Speaking of Labels…What’s the Q+ About?

For many years, people used the term “LGBT” to describe the Lesbian, Gay, Bisexual
and Transgender community. In recent years, you might have noticed a new addition at the end: “Q+”. The Q+ is meant to be more inclusive of people who identify with something that’s not in the traditional LGBT framework (such as Asexual
and Pansexual).

While it might not seem like a big deal, the distinction is important to many people —
and has actually become a hotly debated issue. A Jeff High student who wanted to be anonymous for this story says the Q+ isn’t needed: “Trans covers FTM (female to male), MTF (male to female), and non-binary (the feeling of being genderless). Lesbian and Gay cover that, and Bi covers Pan so that’s about it.”

On the other side is Amber Walker, a Jeff High student who prefers the Q+ addition because “Personally, I feel that there is a whole spectrum of possibilities that don’t fit into just four labels.”

On a recent Instagram poll, the votes for the acronym LGBT was just one person while the votes for LGBTQ+ were 17 people. Most of those polled were from the area, but some were not. An LGBTQ+ community member who voted is from a country where being a part of the community is looked down upon and it is illegal to attend Pride festivals and have samesex marriage without punishment.

Is this debate pointless? While representation is important, the LGBTQ+ community, whether you believe in the Q+ or not, is an accepting community for those of different sexualities and genders. Even though LGBTQ+ won our poll, your opinion is your opinion as long as you aren’t hurting anyone with it.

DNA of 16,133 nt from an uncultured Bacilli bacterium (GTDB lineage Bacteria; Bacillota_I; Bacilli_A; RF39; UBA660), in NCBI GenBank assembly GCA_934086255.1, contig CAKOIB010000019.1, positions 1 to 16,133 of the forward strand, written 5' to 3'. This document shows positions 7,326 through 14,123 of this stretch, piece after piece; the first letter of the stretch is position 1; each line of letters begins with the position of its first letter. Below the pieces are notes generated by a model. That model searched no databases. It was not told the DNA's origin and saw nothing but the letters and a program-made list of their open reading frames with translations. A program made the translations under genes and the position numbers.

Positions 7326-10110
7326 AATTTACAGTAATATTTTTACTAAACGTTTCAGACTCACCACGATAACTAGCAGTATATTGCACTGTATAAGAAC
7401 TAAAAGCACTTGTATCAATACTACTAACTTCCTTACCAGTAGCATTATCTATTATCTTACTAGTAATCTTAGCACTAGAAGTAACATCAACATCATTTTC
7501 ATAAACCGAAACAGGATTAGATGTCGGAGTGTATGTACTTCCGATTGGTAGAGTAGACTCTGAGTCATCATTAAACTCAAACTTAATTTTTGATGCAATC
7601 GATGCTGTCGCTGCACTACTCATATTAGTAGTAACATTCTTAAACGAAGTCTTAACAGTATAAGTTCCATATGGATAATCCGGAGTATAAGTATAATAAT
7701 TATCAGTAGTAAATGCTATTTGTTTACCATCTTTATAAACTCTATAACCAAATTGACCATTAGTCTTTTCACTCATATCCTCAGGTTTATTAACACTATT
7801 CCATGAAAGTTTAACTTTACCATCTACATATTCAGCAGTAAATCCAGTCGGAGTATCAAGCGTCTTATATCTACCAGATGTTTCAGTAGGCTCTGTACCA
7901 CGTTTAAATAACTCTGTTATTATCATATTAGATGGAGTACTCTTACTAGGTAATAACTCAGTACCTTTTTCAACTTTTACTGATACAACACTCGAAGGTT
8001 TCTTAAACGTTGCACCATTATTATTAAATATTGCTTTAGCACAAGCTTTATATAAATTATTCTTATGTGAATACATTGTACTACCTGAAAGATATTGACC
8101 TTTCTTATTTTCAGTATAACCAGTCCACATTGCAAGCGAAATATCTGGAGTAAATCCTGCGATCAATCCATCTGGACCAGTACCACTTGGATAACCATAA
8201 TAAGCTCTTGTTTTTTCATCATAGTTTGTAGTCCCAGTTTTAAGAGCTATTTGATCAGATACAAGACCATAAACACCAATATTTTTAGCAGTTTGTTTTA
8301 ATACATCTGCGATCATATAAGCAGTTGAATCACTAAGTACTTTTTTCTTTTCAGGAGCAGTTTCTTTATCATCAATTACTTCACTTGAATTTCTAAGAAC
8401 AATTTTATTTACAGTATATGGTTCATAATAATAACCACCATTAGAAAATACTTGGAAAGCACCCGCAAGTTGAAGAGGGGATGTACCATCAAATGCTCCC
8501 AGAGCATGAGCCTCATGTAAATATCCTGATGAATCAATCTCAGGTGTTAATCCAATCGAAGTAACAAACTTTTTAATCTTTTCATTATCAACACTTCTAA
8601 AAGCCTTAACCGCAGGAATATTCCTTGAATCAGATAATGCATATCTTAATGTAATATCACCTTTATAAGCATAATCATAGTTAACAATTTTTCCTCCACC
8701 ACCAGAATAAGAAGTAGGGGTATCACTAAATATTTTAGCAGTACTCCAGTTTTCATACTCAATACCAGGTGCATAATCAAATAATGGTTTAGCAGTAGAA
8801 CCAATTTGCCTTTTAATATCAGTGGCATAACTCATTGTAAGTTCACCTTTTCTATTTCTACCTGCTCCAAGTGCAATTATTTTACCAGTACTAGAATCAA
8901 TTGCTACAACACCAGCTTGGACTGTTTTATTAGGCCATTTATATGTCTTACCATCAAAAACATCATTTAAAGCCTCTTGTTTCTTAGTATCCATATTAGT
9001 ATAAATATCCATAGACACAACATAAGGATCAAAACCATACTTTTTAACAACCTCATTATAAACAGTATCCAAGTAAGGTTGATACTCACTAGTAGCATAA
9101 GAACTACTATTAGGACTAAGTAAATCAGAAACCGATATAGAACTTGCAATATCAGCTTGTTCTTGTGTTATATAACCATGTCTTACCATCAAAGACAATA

Me Oh My! Xe, Xir, Zye!

When you hear “them” what do you think? Most will think that use of “they” means multiple people. There are occasions where this is no longer the case. They is a pronoun used for someone of unspecified gender, or in some cases, someone who doesn’t identify with a gender at all. They/them pronouns are often used when someone is non-binary and/or agender. Being non-binary is when someone identifies out of the male/female dichotomy, in other words, are outside of the binary. While he/him and she/her are specifically gendered to male and female, they/them pronouns are not.

There is a debate brewing in queer and non-queer spaces about pronouns. “How much meaning should we prescribe to them?” “Are he/him lesbians valid?” You hear the murmurs of these questions constantly. 

Pronouns are sensitive, as they relate exactly to identity. The singular they has been around for centuries. The works of William Shakespeare, Jonathan Swift, Jane Austen and William Thackeray all include a singular they. However, now this use of singular they has come into question. Why has this use of singular they become controversial? The Merriam-Webster dictionary provides this answer to the question of if you can use a singular they; “The use of they, their, them, and themselves as pronouns of indefinite gender and indefinite number is well established in speech and writing.”